Wednesday, June 26, 2013
A call to make it personal
Every March, the Ladies of the Pink Iftar commemorate Women’s History Month by opening their homes and inviting non-Muslim women to share conversation and dinner with them. There is no agenda other than getting to know one another. My post about last year’s dinner reflected on the remarkable array of women who gathered and found a common ground that was only enhanced by the many roads that led us to the table that night.
This year, while I felt the same awe at the women around me (pictured above), we delved deeper, passing the Kleenex while, paradoxically, laughing until our stomachs hurt. Between discussions of “must-see documentaries” and “gotta-read books” we shared stories of trips to Mecca, finding spirituality on our yoga mats, sending sons to war and finding strength to do things we didn’t think we could do.
When I look back at the tapestry of an evening, I see a golden thread woven through it—a call to make it personal. Several times, our conversation returned to the realization that to really have compassion for anyone or to deeply understand any issue, we must make it personal.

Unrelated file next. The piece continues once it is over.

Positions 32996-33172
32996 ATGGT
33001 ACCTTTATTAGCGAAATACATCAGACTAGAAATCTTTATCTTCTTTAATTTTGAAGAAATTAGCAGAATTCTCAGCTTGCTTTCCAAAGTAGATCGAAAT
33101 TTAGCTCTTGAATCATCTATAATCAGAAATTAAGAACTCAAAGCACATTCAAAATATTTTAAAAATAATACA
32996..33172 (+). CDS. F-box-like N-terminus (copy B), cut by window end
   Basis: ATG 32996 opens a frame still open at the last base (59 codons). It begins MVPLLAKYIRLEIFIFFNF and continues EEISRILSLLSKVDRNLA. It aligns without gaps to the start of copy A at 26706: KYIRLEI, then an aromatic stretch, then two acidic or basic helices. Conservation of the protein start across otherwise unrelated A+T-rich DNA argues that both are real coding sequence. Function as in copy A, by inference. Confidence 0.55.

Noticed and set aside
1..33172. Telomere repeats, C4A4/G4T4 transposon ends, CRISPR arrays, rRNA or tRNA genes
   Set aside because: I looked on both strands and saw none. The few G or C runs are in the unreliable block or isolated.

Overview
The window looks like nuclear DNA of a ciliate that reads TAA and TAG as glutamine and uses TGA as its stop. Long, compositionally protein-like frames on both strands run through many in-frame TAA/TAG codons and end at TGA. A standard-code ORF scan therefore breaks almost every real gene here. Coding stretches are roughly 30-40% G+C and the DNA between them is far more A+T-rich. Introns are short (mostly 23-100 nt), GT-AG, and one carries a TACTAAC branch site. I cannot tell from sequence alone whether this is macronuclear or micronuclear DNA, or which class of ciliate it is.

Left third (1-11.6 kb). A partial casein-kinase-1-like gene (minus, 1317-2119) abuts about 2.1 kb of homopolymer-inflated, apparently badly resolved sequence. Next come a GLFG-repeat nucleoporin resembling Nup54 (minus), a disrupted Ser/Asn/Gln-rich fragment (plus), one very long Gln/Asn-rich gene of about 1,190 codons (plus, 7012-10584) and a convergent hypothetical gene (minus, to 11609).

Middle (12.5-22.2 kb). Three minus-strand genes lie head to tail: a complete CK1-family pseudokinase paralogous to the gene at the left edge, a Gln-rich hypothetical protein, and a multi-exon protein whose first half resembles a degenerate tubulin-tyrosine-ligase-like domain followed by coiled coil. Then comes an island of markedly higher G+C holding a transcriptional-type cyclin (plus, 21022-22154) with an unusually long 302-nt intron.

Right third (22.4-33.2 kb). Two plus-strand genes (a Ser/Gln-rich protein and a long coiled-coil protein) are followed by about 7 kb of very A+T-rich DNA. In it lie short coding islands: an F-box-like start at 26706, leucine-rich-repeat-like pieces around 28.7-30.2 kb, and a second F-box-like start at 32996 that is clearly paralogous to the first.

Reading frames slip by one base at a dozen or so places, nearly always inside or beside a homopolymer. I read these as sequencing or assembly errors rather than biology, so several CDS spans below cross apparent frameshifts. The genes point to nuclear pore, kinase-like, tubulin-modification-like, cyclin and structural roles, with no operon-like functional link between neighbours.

So often we tell each other, “Don’t take it personally,” that we forget there is value in perceiving the abstract in a personal way—suddenly concepts which we feel justified in judging at arm’s length have faces that we can’t ignore. Once we’ve looked into the eyes of a soldier who is also our child, we can no longer fuse militarism and patriotism. Once we’ve seen a woman standing right in front of us denied the right to leave a country because she had no “mahram” (male escort), we can’t deny the oppression of women all around us. Once we’ve taken the time to get to know people of other faiths, it becomes harder to believe that they’re damned for holding beliefs that differ from ours. Our arrogance breaks wide open, and we lose the ability to imagine that any one faith has a corner on the market, that any of us has all the answers to life’s big questions.
Through the women that night, I got a glimpse of a God that is so much bigger than any one religion could encompass. I only experienced that because I made the choice to see their faces and hear their stories. Because knowing is loving, I decided to make it personal. May we all have the courage to look deeper than punditry and beyond stereotypes to see the full beauty of humanity as God created it.The Ladies of the Pink Iftar is a Houston-based group of Muslim women who are passionate about interfaith dialog and helping us understand that the images we see of repressed Muslim women in the media is a very small glimpse into the reality of their diversity. Read more about them in this article in Houston History Magazine by Pink Iftar founder Kafah Bachari Manna. Visit Brigid’s Place for many opportunities to connect with women of other faiths throughout the year.
Post by Monette Chilson, Author of Sophia Rising: Awakening Your Sacred Wisdom Through Yoga
View the original post at www.sophiarisingyoga.com